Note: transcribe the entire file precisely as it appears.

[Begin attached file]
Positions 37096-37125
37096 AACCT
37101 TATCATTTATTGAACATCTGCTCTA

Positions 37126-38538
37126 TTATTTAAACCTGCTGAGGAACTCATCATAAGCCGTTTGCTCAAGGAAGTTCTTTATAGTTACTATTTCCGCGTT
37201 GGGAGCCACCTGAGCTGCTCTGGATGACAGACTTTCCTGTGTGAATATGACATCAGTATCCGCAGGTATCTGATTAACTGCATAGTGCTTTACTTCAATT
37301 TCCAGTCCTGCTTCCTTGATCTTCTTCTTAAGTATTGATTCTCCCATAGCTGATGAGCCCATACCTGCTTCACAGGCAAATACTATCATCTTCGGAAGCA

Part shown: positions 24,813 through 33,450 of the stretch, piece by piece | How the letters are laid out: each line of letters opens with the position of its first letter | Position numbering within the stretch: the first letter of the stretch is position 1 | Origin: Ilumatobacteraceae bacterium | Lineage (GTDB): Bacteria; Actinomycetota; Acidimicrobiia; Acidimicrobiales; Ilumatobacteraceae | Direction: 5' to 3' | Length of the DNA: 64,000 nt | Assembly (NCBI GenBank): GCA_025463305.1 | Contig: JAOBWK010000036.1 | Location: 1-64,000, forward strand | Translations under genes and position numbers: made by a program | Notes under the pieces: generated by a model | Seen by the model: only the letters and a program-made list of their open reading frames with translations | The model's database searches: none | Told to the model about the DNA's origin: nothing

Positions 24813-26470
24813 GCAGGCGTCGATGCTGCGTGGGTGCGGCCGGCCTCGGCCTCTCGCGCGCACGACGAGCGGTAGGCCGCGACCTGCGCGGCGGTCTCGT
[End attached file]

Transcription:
Positions 37096-37125
37096 AACCT
37101 TATCATTTATTGAACATCTGCTCTA

Positions 37126-38538
37126 TTATTTAAACCTGCTGAGGAACTCATCATAAGCCGTTTGCTCAAGGAAGTTCTTTATAGTTACTATTTCCGCGTT
37201 GGGAGCCACCTGAGCTGCTCTGGATGACAGACTTTCCTGTGTGAATATGACATCAGTATCCGCAGGTATCTGATTAACTGCATAGTGCTTTACTTCAATT
37301 TCCAGTCCTGCTTCCTTGATCTTCTTCTTAAGTATTGATTCTCCCATAGCTGATGAGCCCATACCTGCTTCACAGGCAAATACTATCATCTTCGGAAGCA

Part shown: positions 24,813 through 33,450 of the stretch, piece by piece | How the letters are laid out: each line of letters opens with the position of its first letter | Position numbering within the stretch: the first letter of the stretch is position 1 | Origin: Ilumatobacteraceae bacterium | Lineage (GTDB): Bacteria; Actinomycetota; Acidimicrobiia; Acidimicrobiales; Ilumatobacteraceae | Direction: 5' to 3' | Length of the DNA: 64,000 nt | Assembly (NCBI GenBank): GCA_025463305.1 | Contig: JAOBWK010000036.1 | Location: 1-64,000, forward strand | Translations under genes and position numbers: made by a program | Notes under the pieces: generated by a model | Seen by the model: only the letters and a program-made list of their open reading frames with translations | The model's database searches: none | Told to the model about the DNA's origin: nothing

Positions 24813-26470
24813 GCAGGCGTCGATGCTGCGTGGGTGCGGCCGGCCTCGGCCTCTCGCGCGCACGACGAGCGGTAGGCCGCGACCTGCGCGGCGGTCTCGT